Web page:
We conducted a population-based, retrospective, matched-cohort study to examine the impact of breast cancer diagnosis and treatment on fertility outcomes. Relative risks of infertility, childbirth, premature ovarian insufficiency (POI; age < 40) and early menopause (age < 45) were calculated using modified Poisson regression. Our primary cohort included young women (15–39) with early stage BC diagnosed 1995–2014. Five cancer-free patients were matched to each BC patient by birth year and census subdivision. The BC cohort was further divided by treatment with chemotherapy vs. no chemotherapy treatment. 3903 BC patients and 19,515 cancer-free women. BC patients treated with chemotherapy were at increased risk of infertility (RR 1.81; 95% CI 1.60–2.04), and POI (RR 6.25; 95% CI 5.15–7.58) and decreased childbirth (RR 0.85; 95% CI 0.75–0.96), compared to women without cancer. BC patients who did not receive chemotherapy were also at increased risk of infertility (RR 1.80 95% CI 1.48–2.18) and POI (RR 2.12 95% CI 1.37–3.28). All young BC survivors face an increased risk of diagnosed infertility and POI relative to women without cancer, independent of chemotherapy. These results emphasize the importance of pre-treatment fertility counselling for young women diagnosed with BC. Full article
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14 pages, 1711 KiB  
Article
Effects of an Exercise Intervention on Gait Function in Young Survivors of Osteosarcoma with Megaendoprosthesis of the Lower Extremity—Results from the Pilot Randomized Controlled Trial proGAIT
by Simon Basteck, Wiebke K. Guder, Uta Dirksen, Arno Krombholz, Arne Streitbürger, Dirk Reinhardt and Miriam Götte
Curr. Oncol. 2022, 29(10), 7754-7767; https://doi.org/10.3390/curroncol29100613 - 14 Oct 2022
Cited by 1 | Viewed by 2249
Abstract
Limb preservation with megaendoprosthesis in adolescents and young adults (AYA) with bone tumors is associated with functional limitations and gait abnormalities. The proGAIT trial evaluated the effectiveness of an exercise program on gait function and quality of life, functional scales (MSTS, TESS), functional [...] Read more.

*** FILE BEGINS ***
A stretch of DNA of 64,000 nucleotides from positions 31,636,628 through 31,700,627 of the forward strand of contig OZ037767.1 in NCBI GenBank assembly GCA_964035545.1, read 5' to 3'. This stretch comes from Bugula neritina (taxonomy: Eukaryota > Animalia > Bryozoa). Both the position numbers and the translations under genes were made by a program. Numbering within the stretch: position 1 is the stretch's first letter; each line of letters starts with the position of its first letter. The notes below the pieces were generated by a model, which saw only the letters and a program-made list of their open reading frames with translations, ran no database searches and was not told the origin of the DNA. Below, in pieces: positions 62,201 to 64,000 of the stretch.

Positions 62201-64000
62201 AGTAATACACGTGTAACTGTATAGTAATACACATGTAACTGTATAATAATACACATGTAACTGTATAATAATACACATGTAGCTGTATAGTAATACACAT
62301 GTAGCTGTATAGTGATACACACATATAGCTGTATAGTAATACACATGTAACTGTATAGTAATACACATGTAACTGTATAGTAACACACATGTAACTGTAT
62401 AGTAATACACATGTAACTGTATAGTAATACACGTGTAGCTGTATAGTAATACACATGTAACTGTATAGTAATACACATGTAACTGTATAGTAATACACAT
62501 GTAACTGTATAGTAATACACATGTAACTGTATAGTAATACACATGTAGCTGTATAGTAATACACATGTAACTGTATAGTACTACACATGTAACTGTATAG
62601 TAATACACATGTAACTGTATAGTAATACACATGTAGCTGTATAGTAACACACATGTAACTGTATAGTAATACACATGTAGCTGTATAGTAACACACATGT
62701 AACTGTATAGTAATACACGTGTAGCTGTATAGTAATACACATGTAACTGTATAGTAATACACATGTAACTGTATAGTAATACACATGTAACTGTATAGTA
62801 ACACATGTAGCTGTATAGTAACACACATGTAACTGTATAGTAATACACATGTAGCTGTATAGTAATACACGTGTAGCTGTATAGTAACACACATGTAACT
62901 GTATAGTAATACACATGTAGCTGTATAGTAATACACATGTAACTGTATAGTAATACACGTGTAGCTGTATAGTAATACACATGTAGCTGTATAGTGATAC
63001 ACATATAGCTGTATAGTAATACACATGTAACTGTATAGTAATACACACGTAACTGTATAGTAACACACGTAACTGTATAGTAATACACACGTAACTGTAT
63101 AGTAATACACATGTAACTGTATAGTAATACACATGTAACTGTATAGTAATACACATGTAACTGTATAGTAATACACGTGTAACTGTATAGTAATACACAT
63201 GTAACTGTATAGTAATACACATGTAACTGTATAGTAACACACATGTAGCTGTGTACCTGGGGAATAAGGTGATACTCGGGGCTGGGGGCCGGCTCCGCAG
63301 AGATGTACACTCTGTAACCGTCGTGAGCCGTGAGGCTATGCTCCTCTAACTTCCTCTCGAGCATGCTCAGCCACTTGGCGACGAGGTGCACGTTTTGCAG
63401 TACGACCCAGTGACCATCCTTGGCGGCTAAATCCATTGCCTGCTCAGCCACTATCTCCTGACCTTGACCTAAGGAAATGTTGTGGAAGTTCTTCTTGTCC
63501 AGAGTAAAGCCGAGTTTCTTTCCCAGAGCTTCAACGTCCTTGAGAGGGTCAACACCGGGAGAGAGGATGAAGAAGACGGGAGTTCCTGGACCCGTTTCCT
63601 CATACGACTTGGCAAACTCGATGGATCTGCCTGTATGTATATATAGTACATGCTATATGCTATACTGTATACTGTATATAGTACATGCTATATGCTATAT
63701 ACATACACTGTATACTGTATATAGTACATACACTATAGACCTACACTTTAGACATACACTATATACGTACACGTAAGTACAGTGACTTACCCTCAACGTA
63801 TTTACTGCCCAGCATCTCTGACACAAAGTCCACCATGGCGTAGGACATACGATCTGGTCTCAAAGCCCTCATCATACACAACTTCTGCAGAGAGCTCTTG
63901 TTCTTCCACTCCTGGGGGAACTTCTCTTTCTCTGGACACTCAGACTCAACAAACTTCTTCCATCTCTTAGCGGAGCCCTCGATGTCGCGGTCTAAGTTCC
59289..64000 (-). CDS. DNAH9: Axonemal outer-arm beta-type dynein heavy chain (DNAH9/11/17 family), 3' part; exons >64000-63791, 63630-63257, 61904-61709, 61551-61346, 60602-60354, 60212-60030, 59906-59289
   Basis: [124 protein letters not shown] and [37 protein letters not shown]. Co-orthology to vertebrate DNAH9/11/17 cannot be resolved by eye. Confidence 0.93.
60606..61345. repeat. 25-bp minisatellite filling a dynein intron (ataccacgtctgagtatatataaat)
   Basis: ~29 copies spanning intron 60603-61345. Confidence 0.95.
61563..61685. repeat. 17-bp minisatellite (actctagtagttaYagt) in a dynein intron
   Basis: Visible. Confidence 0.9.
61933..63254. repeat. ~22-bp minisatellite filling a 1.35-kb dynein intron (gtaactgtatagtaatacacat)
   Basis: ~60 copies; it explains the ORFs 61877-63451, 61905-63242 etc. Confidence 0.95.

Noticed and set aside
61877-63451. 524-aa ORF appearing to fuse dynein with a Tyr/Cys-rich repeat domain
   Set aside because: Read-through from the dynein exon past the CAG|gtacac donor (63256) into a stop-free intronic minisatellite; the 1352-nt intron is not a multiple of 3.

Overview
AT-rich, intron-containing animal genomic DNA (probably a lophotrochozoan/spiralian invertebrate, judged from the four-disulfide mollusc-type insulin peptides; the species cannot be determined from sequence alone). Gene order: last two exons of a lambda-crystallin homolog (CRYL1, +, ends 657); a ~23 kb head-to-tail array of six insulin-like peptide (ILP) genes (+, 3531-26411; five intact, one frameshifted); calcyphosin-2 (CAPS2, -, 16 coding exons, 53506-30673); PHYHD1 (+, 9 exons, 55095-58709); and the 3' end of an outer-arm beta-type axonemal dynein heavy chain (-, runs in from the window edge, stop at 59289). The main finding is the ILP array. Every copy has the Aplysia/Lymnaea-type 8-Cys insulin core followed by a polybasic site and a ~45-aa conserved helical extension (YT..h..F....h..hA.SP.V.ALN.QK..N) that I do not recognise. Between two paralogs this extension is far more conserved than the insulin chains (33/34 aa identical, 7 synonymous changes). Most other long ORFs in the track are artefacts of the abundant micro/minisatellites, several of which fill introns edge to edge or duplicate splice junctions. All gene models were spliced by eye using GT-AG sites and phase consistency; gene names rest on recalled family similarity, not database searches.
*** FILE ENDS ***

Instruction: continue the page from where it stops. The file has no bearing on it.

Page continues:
Limb preservation with megaendoprosthesis in adolescents and young adults (AYA) with bone tumors is associated with functional limitations and gait abnormalities. The proGAIT trial evaluated the effectiveness of an exercise program on gait function and quality of life, functional scales (MSTS, TESS), functional mobility, and fatigue as secondary outcomes. Eleven AYA survivors of malignant osteosarcoma with a tumor endoprosthesis around the knee (mean age: 26.6 (±8.4) years) were randomized into an intervention group receiving an 8-week exercise program or into a control group. Gait function was assessed via 3D motion capture and analyzed using the Gait Profile Score (GPS) and the Gait Deviation Index (GDI). GDI and GPS scores of participants suggest deviations from a healthy reference group. The exercise intervention had small-to-medium positive effects on gait score GDI |d| = 0.50 (unaffected leg), |d| = 0.24 (affected leg), subjective functional scores TESS |d| = 0.74 and MSTS |d| = 0.49, and functional tests TUG and TUDS |d| = 0.61 and |d| = 0.52. None of these changes showed statistical significance. Promising intervention effects suggest that regular exercise could improve lower limb function and follow-up care for survivors; however, a powered RCT as a follow-up project needs to confirm the pilot findings. Full article
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19 pages, 664 KiB  
Article
Recruiting Adolescent and Young Adult Cancer Survivors for Patient-Reported Outcome Research: Experiences and Sample Characteristics of the SURVAYA Study
by Carla Vlooswijk, Lonneke V. van de Poll-Franse, Silvie H. M. Janssen, Esther Derksen, Milou J. P. Reuvers, Rhodé Bijlsma, Suzanne E. J. Kaal, Jan Martijn Kerst, Jacqueline M. Tromp, Monique E. M. M. Bos, Tom van der Hulle, Roy I. Lalisang, Janine Nuver, Mathilde C. M. Kouwenhoven, Winette T. A. van der Graaf and Olga Husson
Curr. Oncol. 2022, 29(8), 5407-5425; https://doi.org/10.3390/curroncol29080428 - 29 Jul 2022
Cited by 14 | Viewed by 2595
Abstract
Background: Participation of Adolescents and Young Adults with cancer (AYAs: 18–39 years at time of diagnosis) in patient-reported outcome studies is warranted given the limited knowledge of (long-term) physical and psychosocial health outcomes. We examined the representativeness of AYAs participating in the study, [...] Read more.